We have spider babies!
Labels: Random stuff
a former primary headteacher in the Scottish BordersI formed an unfortunate stereotype in my head and I kept imagining a rather prim figure bemoaning the state of society and the feral underclass and the downfall of western civilisation. After all, a 2005 survey found that three quarters of pre-teens do not put their knives and forks together at the end of a meal (pg 33). Good heavens!
Thus 'the getting of literacy' creates enriched neural networks in children's brains, which may well be significant in the development of civilised behaviour. I don't think it's any coincidence that written language has proved a key element in all successful civilisations and that universal literacy appears essential to the success of democratic systems. (pg 201)
Teachers learn about childish wiles through wide experience, but most parents' experience of children is limited. (pg 292)I think I know what she's getting at, but I would have put it...differently. Perhaps it is only natural that an educationalist would not see the education system as part of the problem, or would argue that most of the problems lie primarily in the hands of parents to resolve. (Don't be fooled by this criticism though - there's lots in the book that is critical of educational systems that research shows do not work. And what doesn't work is early and competitive academics. I quite liked her idea of separating positive and real competition (such as that on the sports field) with that which is far too important not for everyone to be a winner (development of literacy, numeracy and a love of learning).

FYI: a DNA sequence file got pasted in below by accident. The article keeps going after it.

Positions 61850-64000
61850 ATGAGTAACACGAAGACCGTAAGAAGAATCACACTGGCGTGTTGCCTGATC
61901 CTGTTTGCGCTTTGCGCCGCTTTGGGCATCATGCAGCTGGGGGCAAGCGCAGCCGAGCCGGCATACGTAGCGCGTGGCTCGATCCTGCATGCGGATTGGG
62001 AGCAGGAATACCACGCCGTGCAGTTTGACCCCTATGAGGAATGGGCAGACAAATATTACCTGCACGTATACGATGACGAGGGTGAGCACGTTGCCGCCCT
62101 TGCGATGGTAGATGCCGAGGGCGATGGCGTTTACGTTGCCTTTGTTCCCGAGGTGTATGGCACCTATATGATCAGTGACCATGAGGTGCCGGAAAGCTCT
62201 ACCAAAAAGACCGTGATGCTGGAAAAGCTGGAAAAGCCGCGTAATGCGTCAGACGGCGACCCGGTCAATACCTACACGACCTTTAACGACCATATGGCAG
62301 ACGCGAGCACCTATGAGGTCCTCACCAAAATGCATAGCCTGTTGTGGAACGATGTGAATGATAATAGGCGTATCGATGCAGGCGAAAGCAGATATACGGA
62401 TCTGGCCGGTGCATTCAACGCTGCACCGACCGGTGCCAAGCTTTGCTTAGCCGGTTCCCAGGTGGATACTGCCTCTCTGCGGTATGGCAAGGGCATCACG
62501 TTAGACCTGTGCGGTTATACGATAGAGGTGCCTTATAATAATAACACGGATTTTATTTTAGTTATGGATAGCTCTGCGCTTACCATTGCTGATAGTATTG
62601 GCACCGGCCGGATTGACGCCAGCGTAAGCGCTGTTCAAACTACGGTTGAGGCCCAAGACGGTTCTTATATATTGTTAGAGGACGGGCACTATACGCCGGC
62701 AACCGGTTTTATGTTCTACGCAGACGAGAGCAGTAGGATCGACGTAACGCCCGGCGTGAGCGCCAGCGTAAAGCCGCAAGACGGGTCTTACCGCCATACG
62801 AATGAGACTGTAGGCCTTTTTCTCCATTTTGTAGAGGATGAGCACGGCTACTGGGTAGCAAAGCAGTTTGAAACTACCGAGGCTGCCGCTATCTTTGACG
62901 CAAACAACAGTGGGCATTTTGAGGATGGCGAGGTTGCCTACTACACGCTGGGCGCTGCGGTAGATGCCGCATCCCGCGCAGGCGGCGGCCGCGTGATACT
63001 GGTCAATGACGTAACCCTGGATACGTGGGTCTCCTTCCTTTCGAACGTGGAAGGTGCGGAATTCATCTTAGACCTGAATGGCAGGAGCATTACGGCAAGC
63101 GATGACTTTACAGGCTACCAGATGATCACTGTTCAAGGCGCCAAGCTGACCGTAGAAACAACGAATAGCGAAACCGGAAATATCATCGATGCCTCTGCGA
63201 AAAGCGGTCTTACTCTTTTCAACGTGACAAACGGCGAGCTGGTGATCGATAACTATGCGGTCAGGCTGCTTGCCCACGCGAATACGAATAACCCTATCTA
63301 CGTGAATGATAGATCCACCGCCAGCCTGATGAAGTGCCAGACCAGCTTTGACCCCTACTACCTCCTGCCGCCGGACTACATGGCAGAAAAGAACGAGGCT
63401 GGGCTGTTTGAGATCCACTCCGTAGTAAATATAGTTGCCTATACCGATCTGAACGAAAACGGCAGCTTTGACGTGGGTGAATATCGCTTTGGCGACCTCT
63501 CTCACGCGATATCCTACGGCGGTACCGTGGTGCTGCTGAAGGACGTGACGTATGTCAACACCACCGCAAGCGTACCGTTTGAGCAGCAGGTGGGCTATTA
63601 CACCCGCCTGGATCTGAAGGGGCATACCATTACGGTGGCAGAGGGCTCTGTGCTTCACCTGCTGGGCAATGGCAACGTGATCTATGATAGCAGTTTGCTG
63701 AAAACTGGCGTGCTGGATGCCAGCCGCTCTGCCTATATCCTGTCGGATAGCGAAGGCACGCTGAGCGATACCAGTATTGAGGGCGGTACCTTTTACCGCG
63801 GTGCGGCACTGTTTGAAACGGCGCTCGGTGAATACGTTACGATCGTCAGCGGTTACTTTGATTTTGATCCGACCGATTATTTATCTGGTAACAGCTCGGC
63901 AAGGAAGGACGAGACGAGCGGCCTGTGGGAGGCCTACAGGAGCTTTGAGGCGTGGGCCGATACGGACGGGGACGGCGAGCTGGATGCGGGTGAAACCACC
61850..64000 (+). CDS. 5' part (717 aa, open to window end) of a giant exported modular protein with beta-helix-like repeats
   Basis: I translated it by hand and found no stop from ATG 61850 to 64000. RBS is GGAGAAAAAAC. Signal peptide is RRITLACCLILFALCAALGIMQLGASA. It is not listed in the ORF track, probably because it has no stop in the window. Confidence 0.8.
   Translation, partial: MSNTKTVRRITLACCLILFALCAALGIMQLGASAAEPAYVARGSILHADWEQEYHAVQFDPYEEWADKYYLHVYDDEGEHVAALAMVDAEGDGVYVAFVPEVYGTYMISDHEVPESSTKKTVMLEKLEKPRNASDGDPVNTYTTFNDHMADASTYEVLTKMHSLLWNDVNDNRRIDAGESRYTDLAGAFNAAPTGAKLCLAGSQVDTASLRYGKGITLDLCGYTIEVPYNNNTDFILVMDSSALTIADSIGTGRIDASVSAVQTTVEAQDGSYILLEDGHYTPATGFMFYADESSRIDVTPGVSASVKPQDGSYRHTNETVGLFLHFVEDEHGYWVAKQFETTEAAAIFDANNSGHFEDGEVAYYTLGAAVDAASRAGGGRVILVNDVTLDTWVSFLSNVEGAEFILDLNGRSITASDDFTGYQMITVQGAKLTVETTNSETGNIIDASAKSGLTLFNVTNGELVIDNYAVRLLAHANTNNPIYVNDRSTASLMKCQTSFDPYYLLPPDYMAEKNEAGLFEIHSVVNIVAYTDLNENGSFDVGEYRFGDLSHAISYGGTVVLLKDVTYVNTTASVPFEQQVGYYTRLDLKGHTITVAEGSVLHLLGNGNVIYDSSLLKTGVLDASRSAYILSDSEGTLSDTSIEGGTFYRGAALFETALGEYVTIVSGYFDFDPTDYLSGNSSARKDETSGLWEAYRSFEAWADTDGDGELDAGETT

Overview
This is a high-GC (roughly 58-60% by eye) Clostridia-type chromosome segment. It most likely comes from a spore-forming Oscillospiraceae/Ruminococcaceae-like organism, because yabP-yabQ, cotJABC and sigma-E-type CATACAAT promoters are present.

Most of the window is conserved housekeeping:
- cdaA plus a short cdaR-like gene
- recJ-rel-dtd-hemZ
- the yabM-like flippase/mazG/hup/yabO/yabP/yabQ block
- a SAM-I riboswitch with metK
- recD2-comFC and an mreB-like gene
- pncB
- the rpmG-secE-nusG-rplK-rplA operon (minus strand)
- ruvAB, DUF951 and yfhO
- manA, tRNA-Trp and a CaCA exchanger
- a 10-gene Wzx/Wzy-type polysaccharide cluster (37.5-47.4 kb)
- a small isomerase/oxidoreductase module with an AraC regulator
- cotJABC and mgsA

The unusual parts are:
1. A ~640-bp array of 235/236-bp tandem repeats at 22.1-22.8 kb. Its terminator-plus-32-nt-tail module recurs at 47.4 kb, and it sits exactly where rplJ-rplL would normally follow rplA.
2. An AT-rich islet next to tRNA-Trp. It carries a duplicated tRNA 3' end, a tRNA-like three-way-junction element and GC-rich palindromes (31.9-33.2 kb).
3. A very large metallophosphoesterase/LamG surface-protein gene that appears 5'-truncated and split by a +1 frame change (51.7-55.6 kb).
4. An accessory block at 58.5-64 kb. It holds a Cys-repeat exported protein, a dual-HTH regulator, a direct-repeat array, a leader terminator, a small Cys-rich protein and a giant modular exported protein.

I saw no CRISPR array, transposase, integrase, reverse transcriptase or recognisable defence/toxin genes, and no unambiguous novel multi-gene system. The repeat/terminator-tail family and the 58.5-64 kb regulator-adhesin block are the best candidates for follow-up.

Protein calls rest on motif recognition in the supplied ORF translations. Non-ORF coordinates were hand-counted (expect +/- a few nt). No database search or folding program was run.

One important truth is that children - even very small children - are naturally manipulative. They have to be to ensure their survival - as the smallest and weakest of humans, they have to rely on psychology to make sure their needs are noticed. So they learn very early how to reward adults with smiles and punish them with screams, and as time goes on many become extremely adept at getting their own way.(pg 292). Golly. My baby is performing behaviourist psychology on me to get his own way! I find this a really odd way of looking at the world - it assumes that children are extremely empathic and aware of the world around them very early on, rather than simply being highly focused on their own needs (because that's all they are aware of at first) and expressing their needs the only way they know how. In order to do all this "rewarding" and "punishing" they would have to have quite a good ability to take the perspective of another - an advanced skill indeed and ironically enough, perhaps the key to detoxing a childhood.